© 2019 Poultry Science Association Inc. Two experiments were conducted to evaluate the use of crude soybean lecithin (L) as an alternative energy source in broiler feeding and to study its influence on performance, fatty acid (FA) digestibility between 9 to 11 D and 36 to 37 D, feed AME content, and the FA profile of the abdominal fat pad (AFP). A basal diet was supplemented at 3% with soybean oil (S; experiment 1) or a monounsaturated vegetable acid oil (A; experiment 2) and increasing amounts of L (1, 2, and 3%) were included in replacement. The inclusion of L did not modify performance results (P > 0.05). In starter diets, the replacement of S by L reduced feed AME content (P < 0.001) and lowered PUFA digestibility (P = 0.028), whereas in the grower-finisher phase, a blend of 2% of S and 1% of L did not modify feed AME content or FA digestibility. When L was included instead of A, no effects on feed AME value and total FA digestibility (P > 0.05) were shown in the starter phase, whereas in grower-finisher diets, a blending of 2% of A and 1% of L enhanced feed AME content (P < 0.001) and total FA digestibility (P = 0.001). The FA profile of the AFP reflected the FA composition of the diets. Crude soybean lecithin represents an alternative energy source for broiler chickens, and it can be used in growing-finishing diets in replacement of 1% S. The best option to include both alternative fats (L and A) was 2% of L with 1% of A in starter diets and 1% of L with 2% of A in grower-finisher diets because they showed positive synergic effects. The results suggest that dietary FA profile have a bigger impact on the AFP saturation degree than the different dietary lipid molecular structures.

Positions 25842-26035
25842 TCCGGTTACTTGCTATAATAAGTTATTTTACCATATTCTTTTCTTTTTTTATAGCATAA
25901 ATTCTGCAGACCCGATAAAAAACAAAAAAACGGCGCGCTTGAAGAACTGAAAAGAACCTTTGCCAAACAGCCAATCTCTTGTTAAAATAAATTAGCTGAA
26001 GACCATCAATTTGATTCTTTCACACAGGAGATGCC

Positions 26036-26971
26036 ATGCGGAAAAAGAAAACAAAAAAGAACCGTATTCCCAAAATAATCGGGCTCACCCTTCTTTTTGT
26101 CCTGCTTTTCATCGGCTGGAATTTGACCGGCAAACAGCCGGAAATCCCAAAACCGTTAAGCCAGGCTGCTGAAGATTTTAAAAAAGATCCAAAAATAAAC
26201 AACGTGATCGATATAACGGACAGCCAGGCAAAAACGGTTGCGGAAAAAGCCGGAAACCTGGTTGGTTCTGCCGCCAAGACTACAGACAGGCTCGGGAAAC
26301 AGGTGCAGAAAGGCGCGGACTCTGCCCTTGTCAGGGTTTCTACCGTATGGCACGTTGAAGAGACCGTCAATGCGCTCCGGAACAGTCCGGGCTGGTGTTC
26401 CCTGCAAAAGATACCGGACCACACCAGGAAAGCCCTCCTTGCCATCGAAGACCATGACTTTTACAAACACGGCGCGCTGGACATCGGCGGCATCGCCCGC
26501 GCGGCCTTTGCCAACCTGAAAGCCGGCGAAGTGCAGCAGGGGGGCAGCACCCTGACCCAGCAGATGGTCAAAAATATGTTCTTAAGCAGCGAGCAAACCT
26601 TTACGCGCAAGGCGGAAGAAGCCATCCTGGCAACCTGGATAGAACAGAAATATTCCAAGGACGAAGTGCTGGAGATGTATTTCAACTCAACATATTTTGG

- acid oil
- alternative energy source
- crude soybean lecithin
- fatty acid digestibility
Viñado, A., Castillejos, L., Rodriguez-Sanchez, R., & Barroeta, A. C. (2019). Crude soybean lecithin as alternative energy source for broiler chicken diets. Poultry Science, 98, 5601-5612. https://doi.org/10.3382/ps/pez318